Excerpt from "First Things" Vol. LXV No. 38, September 20, 2015
Meribah and Massah. These are not particularly well-known Biblical sites. It’s David who mentions them years after they first appear in the Biblical narrative. Are they mentioned as places to visit? Sites worthy of a pilgrimage? No. His particular remembrance of these places is not positive. David does not want God’s people to return to Meribah and Massah. He is not speaking of a physical return - but in an experiential return. In Psalm 95 David writes –
“Today, if you hear his voice, do not harden your hearts as at Meribah, as on the day of Massah, in the wilderness, when your fathers put me to the test and put me to the proof, though they had seen my work.” (Psalm 95:7b-9)
Meribah and Massah first appear in Exodus 17 as part of the account of the Exodus. The people are thirsty. They grumble against God. They grumble against Moses. Moses cries out to God, “What shall I do with these people? They are almost ready to stone me?” So God has Moses strike a rock from which water comes to satisfy the people.
One might expect David to remember and highlight the provision of God at Meribah and Massah; but for David the lesson is found elsewhere. It is found with the Israelites. It is a lesson of what not to do. They had grumbled. They had hardened their hearts. What’s so distressing about this hardening of their hearts? Isn’t this something we all do from time to time? It is the particular context of their grumbling that captures David’s attention. They had hardened their hearts even “though they had seen my (God’s) work.” This group of God’s people had really seen God’s work! They had seen God’s mighty plagues fall upon the Egyptians. They had seen God part the Red Sea as a way of escape for the Egyptian army. By this point they had seen God literally provide manna from heaven to satisfy their hunger.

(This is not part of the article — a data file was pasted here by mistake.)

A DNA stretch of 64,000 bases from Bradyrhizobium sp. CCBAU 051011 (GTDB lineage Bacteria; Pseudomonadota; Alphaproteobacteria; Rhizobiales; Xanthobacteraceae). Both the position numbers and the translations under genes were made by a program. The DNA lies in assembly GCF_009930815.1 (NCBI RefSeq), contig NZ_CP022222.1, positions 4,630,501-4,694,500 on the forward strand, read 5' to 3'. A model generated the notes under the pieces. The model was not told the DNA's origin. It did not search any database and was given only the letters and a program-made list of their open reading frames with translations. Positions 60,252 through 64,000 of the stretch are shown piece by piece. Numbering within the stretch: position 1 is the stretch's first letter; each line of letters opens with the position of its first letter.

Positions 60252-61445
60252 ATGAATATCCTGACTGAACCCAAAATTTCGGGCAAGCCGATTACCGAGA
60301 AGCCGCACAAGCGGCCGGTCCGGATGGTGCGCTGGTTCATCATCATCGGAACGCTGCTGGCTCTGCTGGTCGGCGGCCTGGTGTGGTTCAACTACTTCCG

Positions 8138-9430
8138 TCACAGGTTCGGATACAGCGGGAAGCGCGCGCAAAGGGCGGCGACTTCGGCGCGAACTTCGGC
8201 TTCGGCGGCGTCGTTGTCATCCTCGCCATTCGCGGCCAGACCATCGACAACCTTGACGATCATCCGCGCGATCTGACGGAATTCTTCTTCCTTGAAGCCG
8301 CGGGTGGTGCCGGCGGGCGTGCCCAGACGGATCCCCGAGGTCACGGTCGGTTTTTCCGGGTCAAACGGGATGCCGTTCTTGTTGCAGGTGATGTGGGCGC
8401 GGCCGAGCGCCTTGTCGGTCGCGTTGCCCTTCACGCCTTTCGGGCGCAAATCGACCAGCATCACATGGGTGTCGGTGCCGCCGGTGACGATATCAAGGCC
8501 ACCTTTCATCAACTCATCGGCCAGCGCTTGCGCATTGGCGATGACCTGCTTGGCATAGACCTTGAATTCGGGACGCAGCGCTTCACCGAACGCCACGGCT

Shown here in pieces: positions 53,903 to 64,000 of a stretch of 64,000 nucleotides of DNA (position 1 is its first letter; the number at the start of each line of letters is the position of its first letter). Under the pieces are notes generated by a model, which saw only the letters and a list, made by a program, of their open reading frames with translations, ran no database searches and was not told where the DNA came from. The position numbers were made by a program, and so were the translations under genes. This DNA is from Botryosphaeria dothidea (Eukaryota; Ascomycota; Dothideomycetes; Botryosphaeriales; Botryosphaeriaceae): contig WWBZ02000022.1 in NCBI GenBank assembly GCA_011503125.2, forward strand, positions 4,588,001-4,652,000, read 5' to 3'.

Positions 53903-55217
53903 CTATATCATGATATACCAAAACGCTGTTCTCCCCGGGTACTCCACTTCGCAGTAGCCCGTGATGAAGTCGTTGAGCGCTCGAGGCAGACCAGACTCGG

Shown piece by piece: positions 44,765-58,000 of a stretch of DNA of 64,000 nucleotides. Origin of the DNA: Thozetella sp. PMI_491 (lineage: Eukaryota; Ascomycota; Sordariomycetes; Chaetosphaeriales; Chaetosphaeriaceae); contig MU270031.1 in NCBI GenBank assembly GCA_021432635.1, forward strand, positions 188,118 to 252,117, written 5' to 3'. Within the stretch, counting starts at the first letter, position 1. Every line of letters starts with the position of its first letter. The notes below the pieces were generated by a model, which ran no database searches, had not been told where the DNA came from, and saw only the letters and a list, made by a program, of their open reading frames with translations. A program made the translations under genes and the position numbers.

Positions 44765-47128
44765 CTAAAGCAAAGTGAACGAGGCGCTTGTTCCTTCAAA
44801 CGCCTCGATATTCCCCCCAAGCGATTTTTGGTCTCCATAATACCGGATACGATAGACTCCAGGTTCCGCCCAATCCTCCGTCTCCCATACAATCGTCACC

But, when faced with another challenge, how do they respond? They harden their hearts in unbelief. There really is a lesson here. We, too, have been the recipients of unfathomable grace as the power of the gospel has opened our eyes and hearts to the amazing love of God found in Jesus. He has made us his and part of his family. We have known his faithful provision time after time. This has been our experience if we have saving faith in him. Yet when a new challenge comes, how often do we grumble and harden our hearts? How often do we respond as though we had forgotten his provision?
And as a church? As a congregation, we have known and experienced God’s faithfulness and blessings. That is part of the legacy of our congregation. As new challenges and opportunities appear before us, how do we respond? Do we harden our hearts and grumble? Do we wonder what God can do? Or, do we put our faith in a God who over and over again shows his might and power and provision for his people?
May this be a season in our lives as individuals and as a church – not of hardening our hearts – but of trusting God to provide. A season of trusting him.
This page last updated September 29, 2016.